I was going to suggest purchasing an evaluation board, but those run ~$200/ea, or 10x your budget. If this is going to be some kind of production run where you're building lots of them, that would be a way to go to get you up and running quickly.
     
  7. SgtWookie

    Expert

    Jul 17, 2007
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    Why don't we start off with what you're planning on using for a power supply?

    8A is a fairly hefty load, even at 5v. A buck-type converter would need more voltage than that as input.
     
  8. thatoneguy

    AAC Fanatic!

    Feb 19, 2009
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    What is the input? 110VAC/220VACHousehold Line voltage, or 12V/13.8V automotive?

    What range of adjustment are you looking for, full 0-8A? How do you want to adjust it? Standard pot (very inaccurate for desired range), multiturn pot, digital input, etc?
     
  9. wayneh

    Expert

    Sep 9, 2010
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    This is the salient point. Designing and building a linear regulator to do what the OP wants is trivial, on paper, "except" for the heat issue. But a linear supply starting at 12v would be dissipating more heat in the controller than in the LED itself, which is already a big number.
     
  10. nickarpik1440

    Thread Starter New Member

    Nov 16, 2010
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    the plan is to power a phatlight pt54 off either a 18650 battery array or a regulated switched power supply. the pt54 is mounted to a copper base and that copper base is mounted to a tec which is then mounted to an aluminum heatsink which is cooled with a 26cfm fan. that about all i have worked out so far for this project.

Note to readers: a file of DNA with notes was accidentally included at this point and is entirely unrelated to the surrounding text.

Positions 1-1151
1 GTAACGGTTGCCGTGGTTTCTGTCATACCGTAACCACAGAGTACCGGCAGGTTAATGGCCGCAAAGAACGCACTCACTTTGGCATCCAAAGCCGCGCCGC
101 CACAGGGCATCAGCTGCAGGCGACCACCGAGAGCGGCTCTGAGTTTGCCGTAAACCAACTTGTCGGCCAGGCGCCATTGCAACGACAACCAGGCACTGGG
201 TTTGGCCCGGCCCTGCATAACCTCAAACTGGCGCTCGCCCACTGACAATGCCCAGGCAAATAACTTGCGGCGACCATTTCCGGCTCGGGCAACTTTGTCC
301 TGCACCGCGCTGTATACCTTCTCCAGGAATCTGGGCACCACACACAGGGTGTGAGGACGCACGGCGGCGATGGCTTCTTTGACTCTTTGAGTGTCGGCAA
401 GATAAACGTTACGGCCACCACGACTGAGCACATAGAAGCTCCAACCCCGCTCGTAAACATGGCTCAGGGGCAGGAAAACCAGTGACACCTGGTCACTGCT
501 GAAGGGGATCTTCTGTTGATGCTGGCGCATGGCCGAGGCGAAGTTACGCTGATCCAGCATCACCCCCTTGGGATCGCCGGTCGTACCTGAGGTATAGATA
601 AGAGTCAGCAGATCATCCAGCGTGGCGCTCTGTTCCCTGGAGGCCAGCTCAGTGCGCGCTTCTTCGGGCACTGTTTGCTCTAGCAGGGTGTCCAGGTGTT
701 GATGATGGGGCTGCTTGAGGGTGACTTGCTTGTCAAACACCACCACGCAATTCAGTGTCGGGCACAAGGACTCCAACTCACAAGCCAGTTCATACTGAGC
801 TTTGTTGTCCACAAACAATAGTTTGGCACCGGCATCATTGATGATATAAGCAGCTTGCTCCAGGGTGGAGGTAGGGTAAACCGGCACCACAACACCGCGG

-Nicholas
     
  11. thatoneguy

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    The Datasheet states a max current of 16 Amps, 8 Amps being "typical display".

    Is this an attempt to make a home theater projector? The power supplys for the LEDs would be modulated with the video signal
     
  12. SgtWookie

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    You need to post more data, like a link to a datasheet.
    Well, the 18650 batteries I've seen will hold up for roughly 3 seconds in your application. So, the regulated switching power supply it is.

    Hope you won't be offended when I suggest that your cooling efforts probably won't be enough, and they will probably consume more power than the LED itself.
     
  13. wayneh

    Expert

    Sep 9, 2010
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    The TEC is worse than useless if you're not trying to go below ambient. You'd do MUCH better to cool directly with the heatsink and fan. A TEC makes far more heat than it moves, eg. 100 watts more heat while moving 10.
     
  14. nickarpik1440

    Thread Starter New Member

    Nov 16, 2010